Dry January is not about a lack of rain, or getting chapped skin from the cold (although that can happen!). In this case, the term ‘dry’ refers to abstaining from alcohol. Post-holiday season, with its many opportunities for indulgence, many people challenge themselves to stay away from booze for a bit, and the month off from drinking gives them a chance to see how a short period of sobriety or abstinence affects their daily lives.
Dry January, developed in 2013 by British charity org Alcohol Change UK has become a worldwide health trend. And for good reasons — including a padded wallet, trim(mer) waistline, and better mental and physical health. But it’s not always easy — particularly during the past couple of years, when many of us have been forced to isolate from our family, friends, and day-to-day activities.
Dry January Stats
A recent poll published by Sunnyside (formerly Cutback Coach), an online membership service for those who want to develop mindful drinking habits, showed some interesting findings. At the beginning of each week, 2,000 members tried the dry January challenge. Of those, only 30 percent managed to stay on the wagon for the entire 31 days. As for the other 70 percent, almost half fell off the wagon within the first week, with the numbers dwindling as week four approached.
Although the challenge has been popular with millennials, by the end of this January the highest success rate was among those in the 56+ age category. The lowest success rate was reported among those ages 36 – 45. Data shows that men had more success with the challenge than women did: only 24 percent of women stayed managed to avoid alcohol all month, while 32 percent of men mastered the challenge. This is in line with current — and disturbing — statistics on women and alcohol consumption, particularly since the beginning of 2020. Unfortunately, women whose alcohol consumption exceeds recommended limits have greater health risks, due to differing body composition, among other lesser variables. According to CDC.gov, “Although men are more likely to drink alcohol and consume larger amounts, biological differences in body structure and chemistry lead most women to absorb more alcohol and take longer to metabolize it.”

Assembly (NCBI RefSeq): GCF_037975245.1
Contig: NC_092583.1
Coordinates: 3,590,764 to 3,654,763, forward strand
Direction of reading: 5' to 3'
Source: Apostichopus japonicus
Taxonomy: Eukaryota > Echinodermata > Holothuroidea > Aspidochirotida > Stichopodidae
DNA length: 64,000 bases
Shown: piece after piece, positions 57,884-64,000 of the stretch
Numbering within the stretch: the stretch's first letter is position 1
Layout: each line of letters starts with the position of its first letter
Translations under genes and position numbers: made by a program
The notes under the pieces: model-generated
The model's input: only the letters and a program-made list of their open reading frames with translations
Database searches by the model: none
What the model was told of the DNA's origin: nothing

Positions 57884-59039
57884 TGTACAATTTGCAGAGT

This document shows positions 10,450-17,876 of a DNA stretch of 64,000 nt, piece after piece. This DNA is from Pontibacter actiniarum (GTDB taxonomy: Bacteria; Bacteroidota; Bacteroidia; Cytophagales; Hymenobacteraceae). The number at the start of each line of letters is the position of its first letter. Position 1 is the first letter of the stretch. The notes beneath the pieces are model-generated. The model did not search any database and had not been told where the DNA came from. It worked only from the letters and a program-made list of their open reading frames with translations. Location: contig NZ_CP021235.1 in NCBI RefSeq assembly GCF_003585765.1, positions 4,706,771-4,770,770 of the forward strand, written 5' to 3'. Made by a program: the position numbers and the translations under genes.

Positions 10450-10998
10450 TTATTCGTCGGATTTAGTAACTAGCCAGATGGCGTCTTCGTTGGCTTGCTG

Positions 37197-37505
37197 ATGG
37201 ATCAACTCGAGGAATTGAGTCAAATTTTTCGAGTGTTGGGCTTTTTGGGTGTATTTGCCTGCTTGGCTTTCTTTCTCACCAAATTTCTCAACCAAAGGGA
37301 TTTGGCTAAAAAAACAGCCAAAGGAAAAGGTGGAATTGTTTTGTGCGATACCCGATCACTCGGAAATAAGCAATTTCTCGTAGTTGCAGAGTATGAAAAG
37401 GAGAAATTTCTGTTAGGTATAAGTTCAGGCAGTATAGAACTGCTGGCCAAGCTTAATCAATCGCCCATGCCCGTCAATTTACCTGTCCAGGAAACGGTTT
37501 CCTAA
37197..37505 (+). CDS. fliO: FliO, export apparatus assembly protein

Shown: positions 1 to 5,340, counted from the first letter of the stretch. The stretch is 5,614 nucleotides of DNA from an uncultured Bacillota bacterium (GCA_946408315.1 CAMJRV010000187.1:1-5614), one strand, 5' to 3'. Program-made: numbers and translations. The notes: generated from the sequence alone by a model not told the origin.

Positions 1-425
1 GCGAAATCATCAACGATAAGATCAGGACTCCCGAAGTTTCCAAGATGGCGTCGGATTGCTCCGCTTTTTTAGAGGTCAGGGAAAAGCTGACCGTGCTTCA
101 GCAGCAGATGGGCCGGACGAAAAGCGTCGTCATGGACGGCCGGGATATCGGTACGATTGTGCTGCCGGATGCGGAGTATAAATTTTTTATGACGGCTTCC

These statistics only emphasize how important it is for every one of us to evaluate our relationship to alcohol. Dry January is a great way to learn how brief periods of sobriety feel to you. If you are struggling with alcohol and feel you need more structure and support, there are always 12-step programs and sober curious groups to explore.
Going without a drink for even a week is something you can feel, physically and mentally. This is because alcohol, and simultaneous absence of it, has such a profound effect on our bodies and minds. According to a study published by the Canadian Medical Association Journal in 2019, many women report improvements in their mental health after abstaining from alcohol periodically — which makes sense, as alcohol is known to be a depressant.
Tips for Next Dry January
If you tried Dry January and didn’t succeed, you can always try again next year — or try a sober October in the fall. But really, you can experiment with taking a break from alcohol anytime you please. Anyone can choose to take a long look at themselves whenever they are ready. For some, that might mean never. For others, it could be today. Just remember, no one is a failure who makes an effort, be it big or small. Most people who try Dry January report learning valuable lessons about themselves by participating, whether or not they manage to stay away from alcohol for the entire month.
When the time comes that you want a break from alcohol, there are some truly delicious alcohol-free alternatives out there. If you’re hankering after a glass of wine, SipC is a great option. In the mood for a rosé? Try a four-pack of their alcohol-removed bubbly. What about a mocktail? (Who doesn’t love a beautifully-served drink that won’t give you a hangover?) Try your hand at some of these popular mocktail recipes for an alcohol-free yet fancy evening. Craving something yummy and healthy? Shrubbly is an alcohol-free, caffeine-free, not-too-sweet option (and it’s available on Amazon, too).
Whatever you choose to drink, stay safe, healthy, and true to yourself. If you do these things, you’ll succeed at anything. In the meantime, there’s always next year!
First For Women aims to feature only the best products and services. We update when possible, but deals expire and prices can change. If you buy something via one of our links, we may earn a commission. Questions? Reach us at email@example.com